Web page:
17. In view of the State party's efforts to trial a Community Based Health Insurance (CBHI) and the Social Health Insurance (SHI), please indicate measures taken to ensure the accessibility of health care and family planning services for all women and girls in all regions, including for unemployed women, as well as for women working in the informal and in the private sectors. In the light of the Committee's previous recommendation (CEDAW/C/ETH/CO/6-7, para. 35 (e)), please inform on the outcomes of the National Adolescent and Youth Reproductive Health Strategy (2007-2015), including with regards to the provision of age-appropriate and gender-sensitive sexual and reproductive health care services and the promotion of teenage girls' access to contraception. Please also inform on measures taken to strengthen the allocation of financial resources to the Health Extension Programme, which is the primary health care service delivery mechanism at community, and to eliminate discrimination against persons affected by leprosy and their family members.

LML - S Deepak, B Naafs, S Noto and P Schreuder

LML blog link:

Contact: Dr Pieter Schreuder <<

Thursday, August 9, 2018

(LML) Manifest against the implementation of U-MDT

Leprosy Mailing List – August 9,  2018

Ref.:    (LML) Manifest against the implementation of U-MDT

From: Joseph Kawuma, Kampala, Uganda


Dear Pieter,


In response to the submission by Dr. Ajit P (LML July 26, 2018), Dr. Shetty V P (LML Aug 7,2018) has mentioned (in passing), that a punch biopsy is a " waste of time and effort in cases with doubtful skin lesions...".


I suspect that world-wide some people must be still using this "tool" to obtain biopsy material for the diagnosis of leprosy (new or relapse). Some further justification of this statement would be appreciated as indeed reliability of diagnoses of leprosy and leprosy-relapses is core element of the on-going discussion on U-MDT.



H Joseph Kawuma

Clara Skin Clinic, Kampala, Uganda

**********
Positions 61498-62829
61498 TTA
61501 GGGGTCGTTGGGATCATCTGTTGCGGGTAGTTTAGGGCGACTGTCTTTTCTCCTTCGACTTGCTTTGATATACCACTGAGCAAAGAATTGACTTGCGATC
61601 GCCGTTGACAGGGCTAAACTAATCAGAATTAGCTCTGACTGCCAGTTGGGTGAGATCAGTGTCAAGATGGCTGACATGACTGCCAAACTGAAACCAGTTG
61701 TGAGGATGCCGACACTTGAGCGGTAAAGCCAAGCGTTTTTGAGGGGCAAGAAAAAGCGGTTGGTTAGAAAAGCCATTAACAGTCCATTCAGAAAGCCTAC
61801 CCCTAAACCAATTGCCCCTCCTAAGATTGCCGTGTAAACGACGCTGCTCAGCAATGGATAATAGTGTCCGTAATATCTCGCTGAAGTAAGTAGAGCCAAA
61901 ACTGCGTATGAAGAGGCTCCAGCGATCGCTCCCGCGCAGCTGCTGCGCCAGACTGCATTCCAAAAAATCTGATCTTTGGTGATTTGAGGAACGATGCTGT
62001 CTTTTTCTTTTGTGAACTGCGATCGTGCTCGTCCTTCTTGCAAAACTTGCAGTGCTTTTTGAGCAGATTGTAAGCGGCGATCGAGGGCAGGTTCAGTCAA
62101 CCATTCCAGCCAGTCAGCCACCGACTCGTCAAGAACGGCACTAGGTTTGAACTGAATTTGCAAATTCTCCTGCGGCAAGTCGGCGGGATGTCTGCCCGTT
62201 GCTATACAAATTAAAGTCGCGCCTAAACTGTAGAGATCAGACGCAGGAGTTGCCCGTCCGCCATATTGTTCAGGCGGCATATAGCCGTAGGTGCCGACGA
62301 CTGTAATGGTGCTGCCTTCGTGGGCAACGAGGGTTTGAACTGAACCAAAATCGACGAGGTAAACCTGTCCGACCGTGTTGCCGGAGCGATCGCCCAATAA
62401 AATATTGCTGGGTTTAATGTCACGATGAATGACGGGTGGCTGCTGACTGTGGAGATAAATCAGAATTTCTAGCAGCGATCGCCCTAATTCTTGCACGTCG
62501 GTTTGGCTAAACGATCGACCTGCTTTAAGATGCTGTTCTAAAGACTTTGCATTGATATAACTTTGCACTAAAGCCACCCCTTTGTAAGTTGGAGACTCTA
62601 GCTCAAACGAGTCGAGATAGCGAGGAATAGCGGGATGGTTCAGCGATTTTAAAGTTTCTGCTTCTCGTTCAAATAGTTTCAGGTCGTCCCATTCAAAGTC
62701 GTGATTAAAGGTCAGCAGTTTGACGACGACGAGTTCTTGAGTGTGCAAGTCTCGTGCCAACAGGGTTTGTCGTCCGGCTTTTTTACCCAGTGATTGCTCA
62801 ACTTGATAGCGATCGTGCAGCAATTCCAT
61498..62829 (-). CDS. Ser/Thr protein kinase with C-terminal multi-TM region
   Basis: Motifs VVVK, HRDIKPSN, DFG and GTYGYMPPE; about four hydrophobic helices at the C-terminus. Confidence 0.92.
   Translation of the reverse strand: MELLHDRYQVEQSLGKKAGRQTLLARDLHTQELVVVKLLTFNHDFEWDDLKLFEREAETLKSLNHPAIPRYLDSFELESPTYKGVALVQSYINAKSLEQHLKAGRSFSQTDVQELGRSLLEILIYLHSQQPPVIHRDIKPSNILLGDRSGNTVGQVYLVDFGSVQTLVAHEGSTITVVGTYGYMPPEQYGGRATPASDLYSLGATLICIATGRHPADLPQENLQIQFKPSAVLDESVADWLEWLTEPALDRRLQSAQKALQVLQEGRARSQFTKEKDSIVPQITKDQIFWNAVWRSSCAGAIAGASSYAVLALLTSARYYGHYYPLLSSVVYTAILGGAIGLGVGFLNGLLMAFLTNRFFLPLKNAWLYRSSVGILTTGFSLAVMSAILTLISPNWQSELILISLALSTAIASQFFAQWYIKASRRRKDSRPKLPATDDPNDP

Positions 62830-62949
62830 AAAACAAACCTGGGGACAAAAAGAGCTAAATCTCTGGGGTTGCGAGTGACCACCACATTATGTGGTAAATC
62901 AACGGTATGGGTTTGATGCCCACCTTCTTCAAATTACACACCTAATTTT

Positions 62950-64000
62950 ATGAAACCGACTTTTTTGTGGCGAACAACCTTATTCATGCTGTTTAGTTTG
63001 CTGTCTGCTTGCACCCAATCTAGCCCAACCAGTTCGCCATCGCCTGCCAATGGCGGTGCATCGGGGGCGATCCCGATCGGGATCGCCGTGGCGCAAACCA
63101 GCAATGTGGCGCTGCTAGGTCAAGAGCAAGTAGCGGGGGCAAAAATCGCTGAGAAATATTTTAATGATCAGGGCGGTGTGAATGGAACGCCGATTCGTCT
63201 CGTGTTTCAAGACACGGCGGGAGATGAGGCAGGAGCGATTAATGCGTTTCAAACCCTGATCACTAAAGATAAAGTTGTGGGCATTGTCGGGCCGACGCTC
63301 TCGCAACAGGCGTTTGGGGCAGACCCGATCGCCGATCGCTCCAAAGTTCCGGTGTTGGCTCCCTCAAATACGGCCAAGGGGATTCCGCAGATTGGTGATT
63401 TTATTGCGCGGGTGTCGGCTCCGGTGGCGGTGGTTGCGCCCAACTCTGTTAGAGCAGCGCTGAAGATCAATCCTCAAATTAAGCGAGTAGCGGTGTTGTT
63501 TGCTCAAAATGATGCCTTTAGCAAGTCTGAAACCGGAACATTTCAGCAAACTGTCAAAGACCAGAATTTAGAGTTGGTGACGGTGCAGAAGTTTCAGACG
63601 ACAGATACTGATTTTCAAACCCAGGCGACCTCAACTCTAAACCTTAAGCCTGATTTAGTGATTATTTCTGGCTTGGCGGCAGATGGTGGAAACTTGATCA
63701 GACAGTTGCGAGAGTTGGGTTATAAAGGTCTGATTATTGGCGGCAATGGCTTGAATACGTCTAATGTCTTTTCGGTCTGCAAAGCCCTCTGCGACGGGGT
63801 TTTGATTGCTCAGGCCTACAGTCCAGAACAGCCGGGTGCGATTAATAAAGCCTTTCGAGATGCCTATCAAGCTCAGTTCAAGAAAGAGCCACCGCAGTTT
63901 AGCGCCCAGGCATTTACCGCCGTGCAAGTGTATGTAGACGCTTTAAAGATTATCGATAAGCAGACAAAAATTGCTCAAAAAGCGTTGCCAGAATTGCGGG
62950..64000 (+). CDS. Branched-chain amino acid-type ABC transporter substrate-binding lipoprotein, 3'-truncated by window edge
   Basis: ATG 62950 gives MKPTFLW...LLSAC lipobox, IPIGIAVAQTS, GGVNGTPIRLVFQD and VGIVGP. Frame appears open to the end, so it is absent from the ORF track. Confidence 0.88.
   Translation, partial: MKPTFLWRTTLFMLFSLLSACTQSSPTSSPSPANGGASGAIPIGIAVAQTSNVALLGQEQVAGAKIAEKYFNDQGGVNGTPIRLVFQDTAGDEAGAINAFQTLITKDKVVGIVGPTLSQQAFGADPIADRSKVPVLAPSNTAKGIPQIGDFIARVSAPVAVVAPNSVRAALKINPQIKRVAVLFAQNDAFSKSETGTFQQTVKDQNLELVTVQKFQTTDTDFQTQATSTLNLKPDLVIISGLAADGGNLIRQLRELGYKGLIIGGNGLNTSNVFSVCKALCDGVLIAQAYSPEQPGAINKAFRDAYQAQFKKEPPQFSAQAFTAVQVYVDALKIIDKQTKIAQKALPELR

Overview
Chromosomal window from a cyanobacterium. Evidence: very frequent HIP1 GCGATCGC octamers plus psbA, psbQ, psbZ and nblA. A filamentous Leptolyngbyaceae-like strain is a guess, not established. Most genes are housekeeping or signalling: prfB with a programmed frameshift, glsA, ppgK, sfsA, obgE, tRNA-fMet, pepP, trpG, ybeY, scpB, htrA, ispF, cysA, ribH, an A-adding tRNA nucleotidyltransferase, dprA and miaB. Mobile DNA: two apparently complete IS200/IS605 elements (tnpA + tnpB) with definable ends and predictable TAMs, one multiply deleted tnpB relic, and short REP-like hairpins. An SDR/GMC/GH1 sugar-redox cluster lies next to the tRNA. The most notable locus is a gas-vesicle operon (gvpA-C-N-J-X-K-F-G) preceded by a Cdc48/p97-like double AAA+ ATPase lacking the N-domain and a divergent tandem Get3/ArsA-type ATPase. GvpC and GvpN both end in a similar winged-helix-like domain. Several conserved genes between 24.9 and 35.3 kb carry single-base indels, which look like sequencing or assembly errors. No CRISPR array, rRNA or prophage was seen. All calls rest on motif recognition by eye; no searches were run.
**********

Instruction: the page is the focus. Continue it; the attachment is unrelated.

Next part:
LML - S Deepak, B Naafs, S Noto and P Schreuder

LML blog link:

Contact: Dr Pieter Schreuder <<



Tuesday, August 7, 2018

(LML) Manifest against the implementation of U-MDT

Leprosy Mailing List – August 7,  2018

Ref.:    (LML) Manifest against the implementation of U-MDT

From:  VP Shetty, Mumbai, India

Dear Pieter,


Dr Ajit  P (LML, July 26, 2018)  has put some hypothetical questions to LML readers  -  if you or your family member gets leprosy then???  I would like to respond to some of the questions.


The questions raised by him are important regardless of who the effected person is.

First and foremost, leprosy is not a simple disease of the skin and our treatment approach cannot be casual and over simplistic. If I were a doctor treating leprosy patient I would like to equip my self fully before I take on the responsibility.


My responsibilities as a doctor include

1) having a confirmed diagnosis; I must do whatever I need to do (Slit skin smear, Biopsy if situation demands and Nerve function assessments);  

2) talk and listen to the patient carefully. Council the patient and keep the patient fully informed and not to take them for granted;

3) examine and carefully record all the clinical presentations;

4) look for and be warned of all risk factors for Lepra reaction, drug reaction, nerve function impairments and co-morbidity if any; 

5)  choose a drug regime which is time tested;

6) closely monitor the treatment response as well as signs of reaction if any. Timely action in managing the reaction or any other problems go a long way;

7) I would do slit skin smear test on all the patients at baseline and mark the smear positive cases as a high-risk group;

8) Only in smear positive cases I would repeat it at 3 or 6 monthly intervals. This will help monitor the treatment response;

9) I would go for a good deep incision skin biopsy (not a punch biopsy it is a waste of  time and effort) in cases with doubtful skin lesions and in Pure Neural cases biopsy of an involved sensory nerve and do a Fite faraco stain  to ascertain diagnosis before initiating treatment;     

10) As I have said before I would use a time tested regime for treatment.  Half hazard use of antibiotic can do more harm than any good;

11) We have seen relapses in cases who were smear negative at baseline who had received three drug combination. WHO-MDT regimen is not free of relapse but it is the best available.


Lastly, we need to make a positive move towards identifying a better treatment regime that would take care of persisters (dormant) bacilli in leprosy.


Dr VP Shetty


LML - S Deepak, B Naafs, S Noto and P Schreuder

LML blog link:

Contact: Dr Pieter Schreuder <<